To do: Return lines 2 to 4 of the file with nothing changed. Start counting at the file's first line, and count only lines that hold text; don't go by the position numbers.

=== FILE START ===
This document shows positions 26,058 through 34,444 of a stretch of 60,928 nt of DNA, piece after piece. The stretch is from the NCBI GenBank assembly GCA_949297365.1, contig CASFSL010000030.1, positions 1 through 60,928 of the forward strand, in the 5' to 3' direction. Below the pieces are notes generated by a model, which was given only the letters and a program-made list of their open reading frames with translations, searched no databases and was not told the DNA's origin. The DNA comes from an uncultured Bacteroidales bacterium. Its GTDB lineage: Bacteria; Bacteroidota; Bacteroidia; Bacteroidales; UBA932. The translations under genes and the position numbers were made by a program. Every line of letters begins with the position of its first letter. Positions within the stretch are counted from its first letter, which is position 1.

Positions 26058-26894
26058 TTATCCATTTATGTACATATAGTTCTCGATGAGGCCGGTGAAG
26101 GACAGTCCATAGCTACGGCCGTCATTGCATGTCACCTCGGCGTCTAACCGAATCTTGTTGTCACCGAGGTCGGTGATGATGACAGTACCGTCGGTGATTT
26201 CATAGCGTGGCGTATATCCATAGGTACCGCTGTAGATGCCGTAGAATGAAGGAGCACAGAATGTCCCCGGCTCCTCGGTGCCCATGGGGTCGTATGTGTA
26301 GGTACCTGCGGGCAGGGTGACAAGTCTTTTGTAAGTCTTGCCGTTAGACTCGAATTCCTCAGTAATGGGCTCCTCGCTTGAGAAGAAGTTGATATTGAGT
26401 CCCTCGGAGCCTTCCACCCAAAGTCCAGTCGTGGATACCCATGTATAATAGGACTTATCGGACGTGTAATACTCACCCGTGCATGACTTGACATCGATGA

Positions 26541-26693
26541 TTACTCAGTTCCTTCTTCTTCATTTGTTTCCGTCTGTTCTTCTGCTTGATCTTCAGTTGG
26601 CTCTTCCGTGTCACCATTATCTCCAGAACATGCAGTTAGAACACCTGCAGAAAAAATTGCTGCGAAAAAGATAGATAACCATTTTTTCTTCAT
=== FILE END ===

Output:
Positions 26058-26894
26058 TTATCCATTTATGTACATATAGTTCTCGATGAGGCCGGTGAAG
26101 GACAGTCCATAGCTACGGCCGTCATTGCATGTCACCTCGGCGTCTAACCGAATCTTGTTGTCACCGAGGTCGGTGATGATGACAGTACCGTCGGTGATTT